Home » Net Neutrality » Recent Articles:

John Oliver’s Newest Net Neutrality Plea Crashed the FCC’s Website

John Oliver returns to defend Net Neutrality, and provide a simpler way for ordinary Americans to share their views with the FCC.

John Oliver is back.

As Donald Trump’s FCC chairman Ajit Pai lays the groundwork for an all-out repeat of Net Neutrality, Oliver spent 20 minutes of his HBO show “Last Week Tonight” this past weekend pleading for Americans to come out and protect a free and open internet, just as he did three years earlier.

“It seems that the Trump-era will basically Ctrl-Z everything that happened on Obama’s watch,” Oliver said. “I genuinely would not be surprised if one night Trump went on TV just to tell us he personally killed every turkey Obama ever pardoned.”

“Every internet group needs to come together like you successfully did three years ago,” Oliver told his audience. “Gamers, YouTube celebrities, Instagram models, Tom from MySpace — if you’re still alive. We need all of you. You cannot say you are too busy when 540,000 of you commented on Beyonce’s pregnancy announcement.”

To help ordinary Americans navigate the FCC’s arcane electronic comments filing system, Oliver launched GoFCCYourself.com, a website dedicated to getting comments about Net Neutrality registered with the FCC.

His viewers responded, and promptly crashed the FCC’s website with an overwhelming amount of traffic. The same thing happened in 2014 when Oliver’s public plea helped produce millions of comments in favor of Net Neutrality. As of this afternoon, the FCC website is still slower than usual and the likely deluge of comments will keep FCC staffers busy for weeks to come.

Oliver took direct aim at Pai, noting the former Verizon lawyer said he would take a weed whacker to telecom regulations and has already threatened that Net Neutrality’s “days are numbered.”

“‘Days are numbered’ and ‘take a weed whacker’ are serial-killer talk,” Oliver said.

Oliver lampooned Pai over his repeated tweets quoting lines from the 1998 film The Big Lebowski and his oversized Reese’s Peanut Butter Cup coffee mug.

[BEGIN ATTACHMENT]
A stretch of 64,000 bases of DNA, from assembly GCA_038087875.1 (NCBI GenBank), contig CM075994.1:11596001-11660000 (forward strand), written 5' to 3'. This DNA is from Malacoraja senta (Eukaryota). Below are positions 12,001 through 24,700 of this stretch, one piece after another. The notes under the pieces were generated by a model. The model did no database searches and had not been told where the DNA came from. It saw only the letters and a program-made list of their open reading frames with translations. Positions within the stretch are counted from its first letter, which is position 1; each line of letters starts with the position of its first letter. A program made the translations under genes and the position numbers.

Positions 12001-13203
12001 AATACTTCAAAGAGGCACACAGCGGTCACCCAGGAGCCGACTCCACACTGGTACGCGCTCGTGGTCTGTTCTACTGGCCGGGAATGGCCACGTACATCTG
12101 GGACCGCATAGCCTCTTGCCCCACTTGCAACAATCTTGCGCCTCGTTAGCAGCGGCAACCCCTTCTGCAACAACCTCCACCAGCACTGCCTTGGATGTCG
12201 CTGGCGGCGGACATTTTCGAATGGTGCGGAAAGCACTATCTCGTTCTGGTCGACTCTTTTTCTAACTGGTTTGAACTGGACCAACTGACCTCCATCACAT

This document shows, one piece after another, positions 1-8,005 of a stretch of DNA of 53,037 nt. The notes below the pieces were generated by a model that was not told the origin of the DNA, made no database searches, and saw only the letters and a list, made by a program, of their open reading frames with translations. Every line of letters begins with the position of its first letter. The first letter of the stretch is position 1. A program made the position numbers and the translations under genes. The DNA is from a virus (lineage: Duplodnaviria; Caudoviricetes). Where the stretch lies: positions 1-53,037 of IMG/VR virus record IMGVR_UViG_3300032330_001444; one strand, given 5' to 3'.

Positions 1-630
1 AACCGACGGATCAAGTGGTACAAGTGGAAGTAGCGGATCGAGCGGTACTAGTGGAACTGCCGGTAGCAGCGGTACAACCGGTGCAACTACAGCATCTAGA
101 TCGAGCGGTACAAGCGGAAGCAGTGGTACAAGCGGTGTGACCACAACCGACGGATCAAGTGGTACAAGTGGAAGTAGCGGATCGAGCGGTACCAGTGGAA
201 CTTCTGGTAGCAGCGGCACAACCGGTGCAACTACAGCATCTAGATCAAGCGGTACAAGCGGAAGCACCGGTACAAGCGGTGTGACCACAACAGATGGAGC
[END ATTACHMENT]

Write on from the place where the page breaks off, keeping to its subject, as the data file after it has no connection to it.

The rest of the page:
“Ajit Pai is the kind of guy who has a fun, oversized novelty mug and he is really proud of it,” Oliver said.

But despite the fun-loving façade, Pai’s claims that Net Neutrality regulations were burdensome and unnecessary are not a game to internet content providers and startups that fear large telecommunications companies could rig the marketplace against them. Pai complained at a gathering held April 26 at the Newseum, sponsored in part by FreedomWorks — a group with direct ties to the Koch Brothers, that “special interests” were pushing Net Neutrality and causing a reduction in private broadband investment.

Oliver responded that Title II enforcement was essential for Net Neutrality policies to have any teeth. Pai’s desire to return to an earlier Title I enforcement mechanism for Net Neutrality was overturned by the D.C. Court of Appeals, ruling the FCC could not enforce Net Neutrality policies under Title I, and suggested Title II enforcement instead.

Last week, that same D.C. Court of Appeals elected not to review and let stand a three-judge panel’s decision that the FCC was within its rights to reclassify ISPs under Title II, a clear victory for open internet proponents.

“[That] decision is a win for consumers,” said Lisa Hayes, general counsel for the Center For Democracy and Technology. “The court agreed that Title II classification is sound, and that the FCC has authority to regulate the marketplace. Net neutrality is essential to a vibrant internet ecosystem, and CDT will continue to defend the open internet in the days and years to come.”

“The D.C. Circuit has once again confirmed that the FCC’s Open Internet rules are lawful and supported by the evidence,” said Public Knowledge senior counsel John Bergmayer. “Now, the primary threat to these important consumer protections is FCC Chairman Pai’s determination to roll them back, and to hand more power to monopolistic internet access providers.”

ISPs like Verizon are also on record stating Net Neutrality had and will continue to have no bearing on internet investment, which directly contradicts Pai’s repeated claims.